Despite jokes and bravado, Biden chafes at age scrutiny

With voters and opponents raising concerns over Joe Biden's advanced age as he ramps up a still-unofficial 2024 campaign, the 80-year-old president frequently parries such jabs with uneasy humor.

"All the years I was a senator -- which were 270..." he joked about his decades-long political career during a speech earlier this month, making a crack at his own expense.

In the face of what is his main handicap in the eyes of voters, the US president, who would be 86 at the end of a second term, has mostly leaned on bravado.

"Look at me!" he says each time he's posed a question on the subject by journalists, underlining his stamina after two years in one of the world's toughest political jobs.

Often, the Democratic leader, who has not officially declared his plans to run but is widely expected to do so, makes the point of taking a few jogging strides before ducking into his helicopter or plane as photographers snap their images.

After a speech, whether to Congress or on a foreign visit, he now often lingers to shake hands, chat and take selfies, as if to show he is undaunted by a new presidential campaign, a grueling exercise if ever there were one.

"Do you think I need it?" he joked to the press last autumn when asked about the date of his annual medical checkup.

After carrying out the physical exam in February, the presidential physician made assurances that Biden was in good health and "fit for duty."

In a recent interview with CNN, First Lady Jill Biden made it clear it was out of the question for her husband to undergo the mental competency tests required by Republicans for candidates over the age of 75 hoping to clinch their party's nomination.

"We would never even discuss something like that," she said, dryly.

Despite the bluster, however, the president knows the issue could not be more serious: according to a Yahoo News/YouGov poll conducted in late February, 65 percent of Americans consider him "too old" for a second term.

But Biden does not shy away from making the occasional joke about the subject that long been taboo among his supporters.

- 'Bit of hair' -

In the March speech at the International Association of Fire Fighters Legislative Conference, Biden joked that when he was first elected to the Senate in 1972, he "had a little bit of hair."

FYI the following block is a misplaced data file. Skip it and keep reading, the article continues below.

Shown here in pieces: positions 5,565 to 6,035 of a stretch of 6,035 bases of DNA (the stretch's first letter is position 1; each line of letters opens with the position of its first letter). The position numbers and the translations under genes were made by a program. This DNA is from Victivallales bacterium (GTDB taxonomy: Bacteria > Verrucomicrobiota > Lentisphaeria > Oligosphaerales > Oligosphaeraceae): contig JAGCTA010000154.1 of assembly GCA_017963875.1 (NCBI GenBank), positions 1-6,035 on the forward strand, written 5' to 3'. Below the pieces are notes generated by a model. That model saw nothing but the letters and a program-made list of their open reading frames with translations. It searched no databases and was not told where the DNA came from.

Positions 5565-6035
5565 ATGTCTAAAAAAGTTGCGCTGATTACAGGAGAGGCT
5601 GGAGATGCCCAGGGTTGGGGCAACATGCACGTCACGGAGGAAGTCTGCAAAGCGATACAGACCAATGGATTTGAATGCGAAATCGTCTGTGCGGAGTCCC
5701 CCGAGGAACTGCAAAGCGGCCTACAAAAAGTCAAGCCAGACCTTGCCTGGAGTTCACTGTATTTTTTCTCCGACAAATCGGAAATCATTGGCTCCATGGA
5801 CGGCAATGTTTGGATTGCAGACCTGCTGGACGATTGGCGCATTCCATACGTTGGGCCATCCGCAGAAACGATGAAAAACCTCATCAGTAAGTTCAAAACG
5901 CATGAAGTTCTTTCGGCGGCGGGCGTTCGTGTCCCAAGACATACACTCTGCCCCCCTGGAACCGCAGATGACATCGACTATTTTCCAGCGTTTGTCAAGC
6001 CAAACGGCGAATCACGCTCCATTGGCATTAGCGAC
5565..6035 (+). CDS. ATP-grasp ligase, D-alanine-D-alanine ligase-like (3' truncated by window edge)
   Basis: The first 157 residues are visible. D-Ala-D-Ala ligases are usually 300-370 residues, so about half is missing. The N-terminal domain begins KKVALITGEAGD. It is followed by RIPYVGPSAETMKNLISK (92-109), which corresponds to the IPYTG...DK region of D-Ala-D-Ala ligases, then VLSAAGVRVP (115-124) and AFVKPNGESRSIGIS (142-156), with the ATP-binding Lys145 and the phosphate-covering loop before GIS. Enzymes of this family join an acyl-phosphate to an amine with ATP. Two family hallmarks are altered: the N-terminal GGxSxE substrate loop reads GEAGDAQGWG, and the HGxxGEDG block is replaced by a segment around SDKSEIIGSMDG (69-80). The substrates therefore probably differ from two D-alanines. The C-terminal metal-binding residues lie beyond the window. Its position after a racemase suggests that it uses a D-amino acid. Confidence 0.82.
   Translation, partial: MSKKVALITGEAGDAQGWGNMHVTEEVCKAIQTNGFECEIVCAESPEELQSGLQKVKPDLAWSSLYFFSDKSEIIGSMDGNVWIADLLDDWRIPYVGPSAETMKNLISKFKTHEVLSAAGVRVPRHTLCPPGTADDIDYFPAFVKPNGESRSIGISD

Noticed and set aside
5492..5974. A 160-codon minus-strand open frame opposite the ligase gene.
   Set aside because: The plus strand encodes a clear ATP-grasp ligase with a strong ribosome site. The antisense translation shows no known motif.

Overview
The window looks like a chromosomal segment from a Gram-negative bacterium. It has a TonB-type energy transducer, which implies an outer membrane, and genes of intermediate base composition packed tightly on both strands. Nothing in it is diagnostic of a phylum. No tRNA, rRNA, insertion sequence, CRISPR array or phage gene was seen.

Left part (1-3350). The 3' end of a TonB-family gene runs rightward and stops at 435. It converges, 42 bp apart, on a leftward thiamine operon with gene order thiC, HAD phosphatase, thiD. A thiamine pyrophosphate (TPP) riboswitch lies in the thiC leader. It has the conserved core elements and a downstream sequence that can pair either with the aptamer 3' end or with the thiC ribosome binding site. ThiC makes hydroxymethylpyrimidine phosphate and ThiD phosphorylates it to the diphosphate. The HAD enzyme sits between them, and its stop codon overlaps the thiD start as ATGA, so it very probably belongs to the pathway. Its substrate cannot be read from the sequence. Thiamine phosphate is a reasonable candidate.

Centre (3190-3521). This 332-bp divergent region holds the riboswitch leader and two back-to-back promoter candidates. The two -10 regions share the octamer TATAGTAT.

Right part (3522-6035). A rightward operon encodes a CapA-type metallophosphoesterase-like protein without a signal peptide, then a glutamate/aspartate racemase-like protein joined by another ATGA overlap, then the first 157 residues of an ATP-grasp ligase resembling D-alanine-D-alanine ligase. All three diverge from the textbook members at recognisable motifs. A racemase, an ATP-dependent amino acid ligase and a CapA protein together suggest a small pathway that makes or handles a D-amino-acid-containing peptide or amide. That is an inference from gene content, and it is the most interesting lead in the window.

He even ventured a joke on Monday about a sensitive topic: the operation he underwent in 1988 for brain aneurysms.

"They had to take the top of my head off a couple times, see if I had a brain," said the president, who is notorious for gaffes and has been labeled senile by some Republicans.

Former president Ronald Reagan was also attacked for his age while campaigning for a second term.

The Republican, who was 73 years old -- making him the oldest sitting president in US history at the time -- also leaned on humor during a 1984 televised debate.

"I will not make age an issue of this campaign. I am not going to exploit, for political purposes, my opponent's youth and inexperience," he said, in a still-famous quip.

For the current president, a key reelection campaign challenge would be to find the right tone about his age -- a matter of numbers but also of perception.

According to the Yahoo News/YouGov poll, only 45 percent of Americans think ex-president Donald Trump would be too old for a second term, despite him not being much younger than Biden at 76 years old.

Biden, however, will likely want to ensure he is the only one cracking jokes about his age.

The Wall Street Journal noted in a recent article that big-name TV comedians, who until now had mostly spared Biden, had begun to aim more digs at the president.

Jimmy Kimmel, host of a late-night eponymous show on ABC, mocked the recent discovery of classified documents in the president's garage, next to his sports car.

"Which is more dangerous, Joe Biden having classified documents in his garage, or Joe Biden having the keys to a Corvette?"